Jeffrey D. Allred, Deseret News
SOLDIER HOLLOW — Dakota Blackhorse-von Jess knew the Soldier Hollow course didn't favor him, and he didn't feel particularly good as he prepared for four rounds of sprinting in Tuesday's final day of the U.S. Cross Country Championships.
"I didn't feel good at all, outside of racing," said the 25-year-old native of Bend, Ore. "Today was a much different sprint than we're used to. It was longer, and it was harder, basically."
Skiers who made the finals had to sprint the 1.7 kilometer course four times — three of those in less than an hour.
"It starts with that long climb, and that's a lot longer than you can ski maximally," he said. "What sets sprinters apart usually is the fact that they can go really fast. So it's on the gas, off the gas, on the gas, off the gas, and today it's just a grind."
He said despite feeling less than ideal before each race, that changed once the gun went off.
"Once you're in the race, if you make it past the hardest part (the hill), then it becomes a sprinter's race," he said. "I knew coming in I had a shot."
He said his fitness has improved over the course of the season and he's making the transition from college to life as a full-time professional skier. He feels best when he's competing.
"That's the mentality of being in the race," he said smiling. "The adrenaline, being with all of the people and going back to what you're good at."
He had a little extra motivation, as he and some of the others dedicated their efforts at this week's national championships to former University of Utah skier Charlie Smith, a native of Bend who passed away over the Christmas holiday.
"It's really cool," said Blackhorse-von Jess. " Everything is the same as it has been except I'm smarter. I'm more confident, and as they talked about before, we're racing for Big Charlie."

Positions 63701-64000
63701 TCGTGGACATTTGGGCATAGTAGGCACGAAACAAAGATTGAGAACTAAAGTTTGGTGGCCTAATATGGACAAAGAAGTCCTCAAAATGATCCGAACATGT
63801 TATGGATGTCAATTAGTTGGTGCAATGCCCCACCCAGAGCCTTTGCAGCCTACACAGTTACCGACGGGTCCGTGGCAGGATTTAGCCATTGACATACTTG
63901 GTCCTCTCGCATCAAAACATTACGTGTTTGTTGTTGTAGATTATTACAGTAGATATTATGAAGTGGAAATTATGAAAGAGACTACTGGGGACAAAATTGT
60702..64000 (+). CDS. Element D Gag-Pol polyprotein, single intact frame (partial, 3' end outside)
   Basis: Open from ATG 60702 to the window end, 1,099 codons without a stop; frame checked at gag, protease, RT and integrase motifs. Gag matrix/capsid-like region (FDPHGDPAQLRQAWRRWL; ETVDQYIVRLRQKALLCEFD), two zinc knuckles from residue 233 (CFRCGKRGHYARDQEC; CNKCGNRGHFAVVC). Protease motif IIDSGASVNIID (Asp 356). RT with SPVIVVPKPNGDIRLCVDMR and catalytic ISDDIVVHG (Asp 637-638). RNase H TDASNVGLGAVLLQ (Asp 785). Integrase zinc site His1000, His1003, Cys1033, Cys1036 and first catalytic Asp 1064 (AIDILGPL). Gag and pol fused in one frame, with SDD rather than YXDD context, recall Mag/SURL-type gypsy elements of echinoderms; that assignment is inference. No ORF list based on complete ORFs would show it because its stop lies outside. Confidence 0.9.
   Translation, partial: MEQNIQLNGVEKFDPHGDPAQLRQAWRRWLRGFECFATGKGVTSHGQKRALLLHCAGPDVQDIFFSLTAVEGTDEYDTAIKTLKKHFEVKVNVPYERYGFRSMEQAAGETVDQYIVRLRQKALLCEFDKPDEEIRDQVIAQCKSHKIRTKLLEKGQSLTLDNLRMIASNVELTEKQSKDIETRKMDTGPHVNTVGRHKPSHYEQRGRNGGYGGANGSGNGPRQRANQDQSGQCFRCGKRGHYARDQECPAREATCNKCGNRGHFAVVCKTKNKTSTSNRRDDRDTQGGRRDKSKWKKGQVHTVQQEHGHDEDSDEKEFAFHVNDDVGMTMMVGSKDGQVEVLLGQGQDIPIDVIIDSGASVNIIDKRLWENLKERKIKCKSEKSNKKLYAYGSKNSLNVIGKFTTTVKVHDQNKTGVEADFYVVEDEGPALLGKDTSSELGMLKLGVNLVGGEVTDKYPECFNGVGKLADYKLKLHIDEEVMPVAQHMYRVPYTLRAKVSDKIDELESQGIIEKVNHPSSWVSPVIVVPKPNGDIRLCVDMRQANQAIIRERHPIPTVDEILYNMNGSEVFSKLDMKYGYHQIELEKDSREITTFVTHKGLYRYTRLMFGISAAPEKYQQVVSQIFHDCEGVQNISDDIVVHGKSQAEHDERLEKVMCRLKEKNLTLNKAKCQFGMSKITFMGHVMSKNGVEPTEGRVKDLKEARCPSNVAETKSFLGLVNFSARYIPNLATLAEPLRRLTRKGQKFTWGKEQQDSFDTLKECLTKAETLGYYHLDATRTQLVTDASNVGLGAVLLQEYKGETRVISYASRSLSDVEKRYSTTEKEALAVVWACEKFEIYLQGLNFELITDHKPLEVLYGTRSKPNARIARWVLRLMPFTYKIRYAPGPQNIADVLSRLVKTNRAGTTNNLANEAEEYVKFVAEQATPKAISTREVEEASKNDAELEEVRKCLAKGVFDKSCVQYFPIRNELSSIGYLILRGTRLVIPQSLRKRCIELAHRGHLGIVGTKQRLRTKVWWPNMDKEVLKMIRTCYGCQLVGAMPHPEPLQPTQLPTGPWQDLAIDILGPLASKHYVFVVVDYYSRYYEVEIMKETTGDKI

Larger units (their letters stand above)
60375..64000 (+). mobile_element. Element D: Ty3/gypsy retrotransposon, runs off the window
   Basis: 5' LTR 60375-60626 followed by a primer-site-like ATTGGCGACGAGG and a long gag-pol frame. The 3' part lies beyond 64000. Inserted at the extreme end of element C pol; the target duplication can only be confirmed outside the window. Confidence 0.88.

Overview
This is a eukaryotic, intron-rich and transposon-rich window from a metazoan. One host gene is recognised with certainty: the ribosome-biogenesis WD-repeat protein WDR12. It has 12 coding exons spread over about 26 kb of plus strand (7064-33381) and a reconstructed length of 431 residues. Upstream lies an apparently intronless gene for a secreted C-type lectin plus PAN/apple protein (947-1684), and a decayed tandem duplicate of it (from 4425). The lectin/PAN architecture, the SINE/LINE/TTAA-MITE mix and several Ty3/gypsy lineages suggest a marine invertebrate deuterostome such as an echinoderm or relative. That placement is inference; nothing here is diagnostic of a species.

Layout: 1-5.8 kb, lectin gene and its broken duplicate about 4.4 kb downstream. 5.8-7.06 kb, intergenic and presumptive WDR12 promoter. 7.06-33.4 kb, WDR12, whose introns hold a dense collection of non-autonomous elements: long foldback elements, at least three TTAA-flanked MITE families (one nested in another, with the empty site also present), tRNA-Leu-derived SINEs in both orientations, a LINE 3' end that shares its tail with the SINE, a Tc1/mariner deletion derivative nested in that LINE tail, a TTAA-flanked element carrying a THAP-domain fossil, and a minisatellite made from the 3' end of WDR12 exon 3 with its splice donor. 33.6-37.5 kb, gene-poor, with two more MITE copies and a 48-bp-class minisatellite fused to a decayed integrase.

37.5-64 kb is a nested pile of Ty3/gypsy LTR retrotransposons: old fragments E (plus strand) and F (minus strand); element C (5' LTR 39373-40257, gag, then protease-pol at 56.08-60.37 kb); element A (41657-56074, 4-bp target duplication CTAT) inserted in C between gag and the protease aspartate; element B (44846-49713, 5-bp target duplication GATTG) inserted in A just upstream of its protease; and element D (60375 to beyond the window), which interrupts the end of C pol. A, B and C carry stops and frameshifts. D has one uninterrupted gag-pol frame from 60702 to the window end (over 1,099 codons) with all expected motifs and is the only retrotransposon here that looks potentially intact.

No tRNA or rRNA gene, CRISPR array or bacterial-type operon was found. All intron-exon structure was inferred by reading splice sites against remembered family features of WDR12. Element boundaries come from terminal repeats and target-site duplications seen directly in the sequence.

He choked back emotion at the mention of his friend and said all the skiers had Smith on their minds as they skied Soldier Hollow this week.
"I've got all the podium spots at championships, but now I've got the top one," he said of his first national title.
Blackhorse-von Jess edged Alaska Pacific University's Erik Bjornsen, who has won or come in second in all four races this week. Alexander Howe of ski club Craftsbury Greens was third.
On the women's side, Sadie Bjornsen, older sister to Erik, won her second straight gold and fourth overall medal of the week. She narrowly defeated Sophie Caldwell (Stratton) and Jennie Bender of Vermont, who finished third.
"Everybody was exhausted today after four races," said Sadie Bjornsen, who heads into World Cup competition next. "Today was really about who could dig the deepest and who could really go for it when they're exhausted. I struggled a bit in the qualifiers this morning, so it was a good test for me to come back and know that I could go for it. I ended up in the right place on the downhill and kicked it home."
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